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Year : 2022  |  Volume : 12  |  Issue : 1  |  Page : 21-33

Impact of oxidative stress in response to malarial infection during pregnancy: Complications, histological changes, and pregnancy outcomes

1 Department of Biochemistry, Kuvempu University, Shankaraghatta, Shivamogga, Karnataka, India
2 Light House Polyclinic, K. S. Hegde Medical Academy, NITTE (Deemed to be University), Mangaluru, Karnataka, India
3 Sampoorna Clinic, K. S. Hegde Medical Academy, NITTE (Deemed to be University), Mangaluru, Karnataka, India
4 Department of Biochemistry, K. S. Hegde Medical Academy, NITTE (Deemed to be University), Mangaluru, Karnataka, India
5 Department of Biochemistry and Molecular Biology, The Pennsylvania State University College of Medicine, Hershey, PA 17033, USA

Correspondence Address:
Rajeshwara N Achur
Department of Biochemistry, Kuvempu University, Shankaraghatta, Shivamogga, Karnataka
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Source of Support: None, Conflict of Interest: None

DOI: 10.4103/tp.TP_18_20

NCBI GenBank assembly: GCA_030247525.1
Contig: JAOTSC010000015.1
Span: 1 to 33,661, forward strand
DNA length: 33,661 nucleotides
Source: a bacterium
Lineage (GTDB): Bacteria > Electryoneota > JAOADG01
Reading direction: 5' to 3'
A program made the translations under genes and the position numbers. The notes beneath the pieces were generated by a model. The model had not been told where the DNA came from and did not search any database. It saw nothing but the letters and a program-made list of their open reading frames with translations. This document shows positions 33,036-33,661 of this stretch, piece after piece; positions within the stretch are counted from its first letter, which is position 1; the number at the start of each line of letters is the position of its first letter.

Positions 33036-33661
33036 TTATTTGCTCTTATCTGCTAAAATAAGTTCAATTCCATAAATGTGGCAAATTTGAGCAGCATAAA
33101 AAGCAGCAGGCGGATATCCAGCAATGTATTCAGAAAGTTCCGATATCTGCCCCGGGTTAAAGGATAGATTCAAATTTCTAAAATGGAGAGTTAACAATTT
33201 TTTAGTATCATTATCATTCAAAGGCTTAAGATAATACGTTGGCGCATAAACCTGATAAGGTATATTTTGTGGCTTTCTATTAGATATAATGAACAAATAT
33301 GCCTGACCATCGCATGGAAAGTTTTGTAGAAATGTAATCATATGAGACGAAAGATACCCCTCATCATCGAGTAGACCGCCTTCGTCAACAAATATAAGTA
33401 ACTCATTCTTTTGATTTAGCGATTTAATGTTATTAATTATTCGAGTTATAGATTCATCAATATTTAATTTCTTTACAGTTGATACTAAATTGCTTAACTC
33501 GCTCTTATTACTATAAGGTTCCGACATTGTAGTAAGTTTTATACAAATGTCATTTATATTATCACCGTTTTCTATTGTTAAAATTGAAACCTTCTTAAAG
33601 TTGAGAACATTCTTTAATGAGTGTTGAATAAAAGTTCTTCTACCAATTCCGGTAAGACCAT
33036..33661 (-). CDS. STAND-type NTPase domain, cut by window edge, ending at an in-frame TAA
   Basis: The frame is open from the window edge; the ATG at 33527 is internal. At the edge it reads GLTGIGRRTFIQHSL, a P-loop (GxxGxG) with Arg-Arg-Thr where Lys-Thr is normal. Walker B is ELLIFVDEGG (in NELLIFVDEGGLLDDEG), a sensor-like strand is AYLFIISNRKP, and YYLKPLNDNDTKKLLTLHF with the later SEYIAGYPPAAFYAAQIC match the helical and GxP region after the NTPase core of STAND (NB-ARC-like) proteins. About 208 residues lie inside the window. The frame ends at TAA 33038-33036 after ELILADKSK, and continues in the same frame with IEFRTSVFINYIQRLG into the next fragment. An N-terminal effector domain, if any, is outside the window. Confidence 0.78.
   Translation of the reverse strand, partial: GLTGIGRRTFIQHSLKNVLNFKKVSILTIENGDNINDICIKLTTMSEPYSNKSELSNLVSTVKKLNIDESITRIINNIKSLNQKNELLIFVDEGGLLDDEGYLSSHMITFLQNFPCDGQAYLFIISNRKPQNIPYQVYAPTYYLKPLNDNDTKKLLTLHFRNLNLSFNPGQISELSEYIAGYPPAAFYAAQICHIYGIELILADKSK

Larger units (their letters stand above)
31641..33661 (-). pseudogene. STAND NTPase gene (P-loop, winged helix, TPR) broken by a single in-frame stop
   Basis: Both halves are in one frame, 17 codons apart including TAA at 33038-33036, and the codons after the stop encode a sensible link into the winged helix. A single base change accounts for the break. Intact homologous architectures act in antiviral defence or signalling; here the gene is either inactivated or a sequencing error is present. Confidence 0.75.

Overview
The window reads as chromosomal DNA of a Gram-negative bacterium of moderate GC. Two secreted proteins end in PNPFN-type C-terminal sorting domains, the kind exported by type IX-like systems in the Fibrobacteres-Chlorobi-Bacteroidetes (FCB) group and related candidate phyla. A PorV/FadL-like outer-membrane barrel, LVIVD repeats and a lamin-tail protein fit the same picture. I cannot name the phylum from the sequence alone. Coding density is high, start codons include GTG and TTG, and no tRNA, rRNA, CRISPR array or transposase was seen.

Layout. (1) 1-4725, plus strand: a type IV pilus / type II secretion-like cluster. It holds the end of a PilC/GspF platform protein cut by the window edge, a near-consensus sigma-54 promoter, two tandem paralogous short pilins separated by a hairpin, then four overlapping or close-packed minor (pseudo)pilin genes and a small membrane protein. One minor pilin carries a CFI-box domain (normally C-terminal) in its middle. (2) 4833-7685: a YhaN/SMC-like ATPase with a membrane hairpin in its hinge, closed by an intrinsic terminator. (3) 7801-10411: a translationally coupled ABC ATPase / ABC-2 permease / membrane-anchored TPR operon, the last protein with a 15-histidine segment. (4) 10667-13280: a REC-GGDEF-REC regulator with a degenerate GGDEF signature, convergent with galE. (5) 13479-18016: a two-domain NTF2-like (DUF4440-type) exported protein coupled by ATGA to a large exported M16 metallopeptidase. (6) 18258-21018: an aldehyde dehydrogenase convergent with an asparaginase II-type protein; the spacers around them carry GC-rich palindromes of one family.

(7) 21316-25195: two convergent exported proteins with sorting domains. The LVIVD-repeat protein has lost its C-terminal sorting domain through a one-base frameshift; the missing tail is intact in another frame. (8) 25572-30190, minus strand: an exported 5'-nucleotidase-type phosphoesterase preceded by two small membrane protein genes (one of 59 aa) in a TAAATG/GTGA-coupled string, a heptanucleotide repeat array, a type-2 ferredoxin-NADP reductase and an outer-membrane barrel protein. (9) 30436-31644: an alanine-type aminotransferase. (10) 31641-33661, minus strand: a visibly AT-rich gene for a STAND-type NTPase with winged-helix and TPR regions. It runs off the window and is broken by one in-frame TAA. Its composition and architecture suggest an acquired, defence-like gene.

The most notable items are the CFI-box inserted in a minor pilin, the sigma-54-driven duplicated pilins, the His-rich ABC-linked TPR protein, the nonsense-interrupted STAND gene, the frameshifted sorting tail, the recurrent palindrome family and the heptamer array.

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Background and Objectives: Pregnancy malaria is a major underestimated global public health problem. To understand the involvement of oxidative stress (OS) in the pathophysiology of placental malaria, OS biomarkers, malondialdehyde (MDA), uric acid (UA), and superoxide dismutase (SOD) levels were analyzed and correlated to placental histopathological changes and pregnancy outcomes. Methods: A hospital-based study was conducted in Mangaluru, Karnataka, India, to analyze the changes in hematological parameters and the serum OS biomarker levels. Histological analysis of placenta, associated complications, and pregnancy outcomes were compared using Kruskal–Wallis test, and pairwise comparison between two groups was made by Mann–Whitney U-test. Correlations were calculated by Pearson's and Spearman's rank correlations. Results: Among 105 pregnant women, 34 were healthy controls and the infected group comprised of Plasmodium Vivax (Pv) (n = 48), Plasmodium falciparum (Pf) (n = 13), and mixed (n = 10) malaria infections. Of 71 infected cases, 67.6% had mild malaria, whereas 32.4% had severe malaria. The white blood cell and C-reactive protein levels were found to increase, whereas hemoglobin, red blood cell, and platelet levels decreased during both types of malarial infections. The MDA and UA values increased and SOD levels decreased particularly during severe Pf infections. Histological changes such as syncytial knots, syncytial ruptures, and fibrinoid necrosis were observed particularly during Pf infections and leukocyte infiltration was observed in Pv malaria Conclusion: Evaluation of MDA, UA, and SOD levels can serve as an indicator of OS during pregnancy malaria. The OS during pregnancy may lead to complications such as severe anemia, pulmonary edema, intra uterine growth retardation, premature delivery, and low birth weight, not only during Pf but also in Pv malaria. It is important to create awareness among rural and immigrant population residing in Mangaluru and its surroundings about required preventive measures and free government-supported antenatal care services.

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